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Michael D. Eisner College of Education

Doctoral Program

Welcome to the Writing Mentor Website

"Academic writing, reading, and inquiry are inseparably linked and all three are learned by not doing any one alone, but by doing them all at the same time."

- James Reither

Supporting the Development of Your Academic Writing

In Reading Rhetorically, John Bean and his coauthors tell us that academic writing "requires writers to read and synthesize multiple texts so that they can create a new document with an audience and purpose quite different from those of the original documents" (102). At the graduate level, writers use their reading to situate their own original research within an ongoing conversation about their topic. That is, their reading (often presented in the form of a literature review) provides background and context for the question they have posed and for the research findings they present in response to their question.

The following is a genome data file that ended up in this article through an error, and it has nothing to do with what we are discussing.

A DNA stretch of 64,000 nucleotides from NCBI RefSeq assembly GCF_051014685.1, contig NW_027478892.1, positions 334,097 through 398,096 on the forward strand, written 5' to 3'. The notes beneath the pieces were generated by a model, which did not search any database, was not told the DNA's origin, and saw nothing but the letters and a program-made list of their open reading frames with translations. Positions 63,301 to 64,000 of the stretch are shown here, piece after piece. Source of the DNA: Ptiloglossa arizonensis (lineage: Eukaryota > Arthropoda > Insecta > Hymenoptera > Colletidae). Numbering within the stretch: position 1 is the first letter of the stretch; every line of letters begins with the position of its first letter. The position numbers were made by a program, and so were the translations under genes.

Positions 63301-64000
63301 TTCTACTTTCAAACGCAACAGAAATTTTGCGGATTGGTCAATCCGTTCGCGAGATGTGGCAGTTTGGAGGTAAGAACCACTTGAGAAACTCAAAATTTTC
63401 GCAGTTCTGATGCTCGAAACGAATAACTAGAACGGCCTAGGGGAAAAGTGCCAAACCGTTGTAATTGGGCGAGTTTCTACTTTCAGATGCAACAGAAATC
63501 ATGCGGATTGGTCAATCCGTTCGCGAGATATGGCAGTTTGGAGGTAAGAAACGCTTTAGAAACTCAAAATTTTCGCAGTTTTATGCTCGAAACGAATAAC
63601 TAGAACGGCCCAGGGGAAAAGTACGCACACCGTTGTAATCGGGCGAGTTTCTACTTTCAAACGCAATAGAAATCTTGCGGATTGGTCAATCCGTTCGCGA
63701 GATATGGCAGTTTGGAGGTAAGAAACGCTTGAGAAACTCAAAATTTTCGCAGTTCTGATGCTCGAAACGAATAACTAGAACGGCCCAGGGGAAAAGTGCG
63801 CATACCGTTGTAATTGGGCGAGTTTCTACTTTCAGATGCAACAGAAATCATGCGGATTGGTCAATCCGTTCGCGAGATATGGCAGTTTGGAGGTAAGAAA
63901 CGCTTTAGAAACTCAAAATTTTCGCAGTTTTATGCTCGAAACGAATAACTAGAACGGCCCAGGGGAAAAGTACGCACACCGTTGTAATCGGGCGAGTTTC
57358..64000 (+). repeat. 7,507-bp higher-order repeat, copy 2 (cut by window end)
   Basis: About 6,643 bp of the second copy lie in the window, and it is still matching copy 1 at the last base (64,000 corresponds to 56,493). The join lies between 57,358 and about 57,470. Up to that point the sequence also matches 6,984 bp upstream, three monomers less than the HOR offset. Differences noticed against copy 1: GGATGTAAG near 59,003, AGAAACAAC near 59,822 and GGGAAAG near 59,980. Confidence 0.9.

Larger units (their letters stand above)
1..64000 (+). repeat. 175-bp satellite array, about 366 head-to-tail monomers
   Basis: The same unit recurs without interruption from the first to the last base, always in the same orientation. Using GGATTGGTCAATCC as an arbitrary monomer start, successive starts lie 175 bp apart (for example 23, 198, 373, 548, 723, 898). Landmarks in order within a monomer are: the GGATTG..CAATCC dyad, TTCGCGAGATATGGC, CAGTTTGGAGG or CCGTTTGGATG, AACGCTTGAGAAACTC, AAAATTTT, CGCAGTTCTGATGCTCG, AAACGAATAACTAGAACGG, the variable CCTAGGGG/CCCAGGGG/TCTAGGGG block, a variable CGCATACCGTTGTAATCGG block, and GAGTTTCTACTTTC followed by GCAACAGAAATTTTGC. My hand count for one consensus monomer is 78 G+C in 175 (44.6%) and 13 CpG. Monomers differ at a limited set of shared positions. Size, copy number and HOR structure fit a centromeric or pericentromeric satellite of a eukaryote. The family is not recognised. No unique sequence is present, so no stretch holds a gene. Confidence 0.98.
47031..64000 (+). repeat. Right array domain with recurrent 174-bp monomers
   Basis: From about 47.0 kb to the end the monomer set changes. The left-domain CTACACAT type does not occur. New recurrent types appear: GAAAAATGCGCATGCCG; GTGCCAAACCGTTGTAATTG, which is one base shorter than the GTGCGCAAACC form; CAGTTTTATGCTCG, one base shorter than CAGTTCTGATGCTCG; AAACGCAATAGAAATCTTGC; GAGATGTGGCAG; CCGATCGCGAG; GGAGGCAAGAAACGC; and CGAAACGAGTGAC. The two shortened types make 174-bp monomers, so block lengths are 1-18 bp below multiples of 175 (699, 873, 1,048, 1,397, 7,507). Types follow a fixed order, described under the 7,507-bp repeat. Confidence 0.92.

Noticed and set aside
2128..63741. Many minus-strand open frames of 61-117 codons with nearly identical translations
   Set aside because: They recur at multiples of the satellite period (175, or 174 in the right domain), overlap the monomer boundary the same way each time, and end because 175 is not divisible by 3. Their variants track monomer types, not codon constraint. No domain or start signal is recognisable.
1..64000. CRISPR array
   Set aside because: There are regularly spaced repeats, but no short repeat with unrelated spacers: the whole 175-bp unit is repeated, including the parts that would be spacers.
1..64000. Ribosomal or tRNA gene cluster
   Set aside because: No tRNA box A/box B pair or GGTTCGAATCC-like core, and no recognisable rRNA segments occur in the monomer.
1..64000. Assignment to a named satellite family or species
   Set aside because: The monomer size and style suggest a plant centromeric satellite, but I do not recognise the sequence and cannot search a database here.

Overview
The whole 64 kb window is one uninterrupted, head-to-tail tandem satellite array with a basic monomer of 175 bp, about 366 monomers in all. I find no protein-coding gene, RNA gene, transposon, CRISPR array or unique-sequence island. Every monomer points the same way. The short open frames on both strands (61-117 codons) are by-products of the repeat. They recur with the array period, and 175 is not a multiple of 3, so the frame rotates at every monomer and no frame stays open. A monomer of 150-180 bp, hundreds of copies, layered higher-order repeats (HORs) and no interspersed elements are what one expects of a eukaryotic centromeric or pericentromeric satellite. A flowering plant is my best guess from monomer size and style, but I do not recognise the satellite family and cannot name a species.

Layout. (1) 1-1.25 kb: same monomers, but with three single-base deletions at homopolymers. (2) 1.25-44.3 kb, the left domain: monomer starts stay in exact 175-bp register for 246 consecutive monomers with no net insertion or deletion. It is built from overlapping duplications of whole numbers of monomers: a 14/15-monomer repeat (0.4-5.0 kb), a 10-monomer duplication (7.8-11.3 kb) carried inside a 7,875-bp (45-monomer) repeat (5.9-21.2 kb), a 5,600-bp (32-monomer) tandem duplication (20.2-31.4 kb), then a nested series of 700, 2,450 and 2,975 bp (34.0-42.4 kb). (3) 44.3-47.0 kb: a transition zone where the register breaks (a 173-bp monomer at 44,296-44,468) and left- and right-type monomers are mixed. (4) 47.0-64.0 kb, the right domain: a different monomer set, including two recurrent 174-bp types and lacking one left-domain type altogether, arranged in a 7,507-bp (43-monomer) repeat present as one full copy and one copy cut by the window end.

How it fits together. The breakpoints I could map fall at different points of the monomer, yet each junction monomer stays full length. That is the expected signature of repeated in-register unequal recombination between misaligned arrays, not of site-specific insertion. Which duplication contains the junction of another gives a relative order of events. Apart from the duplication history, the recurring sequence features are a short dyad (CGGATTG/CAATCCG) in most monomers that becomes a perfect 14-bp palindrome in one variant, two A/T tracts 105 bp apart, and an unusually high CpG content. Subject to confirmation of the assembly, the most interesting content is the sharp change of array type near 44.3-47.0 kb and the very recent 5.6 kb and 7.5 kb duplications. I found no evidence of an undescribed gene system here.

Kenneth Burke describes an apocryphal encapsulation of academic argument and academic conversations as follows:

"Imagine you enter a parlor. You come in late. When you arrive, others have long preceded you, and they are engaged in a heated discussion, a discussion too heated for them to pause and tell you exactly what it is about. In fact, the discussion had already begun long before any of them got there, so that no one present is qualified to retrace for you all the steps that had gone before. You listen for a while, until you decide that you have caught the tenor of the argument; then you put in your oar. Someone answers; you answer him; another comes to your defense; another aligns himself against you, to either the embarrassment or gratification of your opponent, depending upon the quality of your ally’s assistance. However, the discussion is interminable. The hour grows late, you must depart. And you do depart, with the discussion still vigorously in progress" (The Philosophy of Literary Form: Studies in Symbolic Action, 3rd ed., 110-11).

Thinking about academic writing as a way to join an ongoing conversation in order to share what you know and have learned (perhaps from your research) is a productive way to conceptualize what you are trying to do when you write a course paper, a Master's thesis, or a doctoral dissertation. Your purpose is to present your claim(s) in a logical and orderly fashion, and then demonstrate their validity through a presentation of logical reasoning and evidence. Your audience is others, like yourself, interested in being in conversation about similar issues.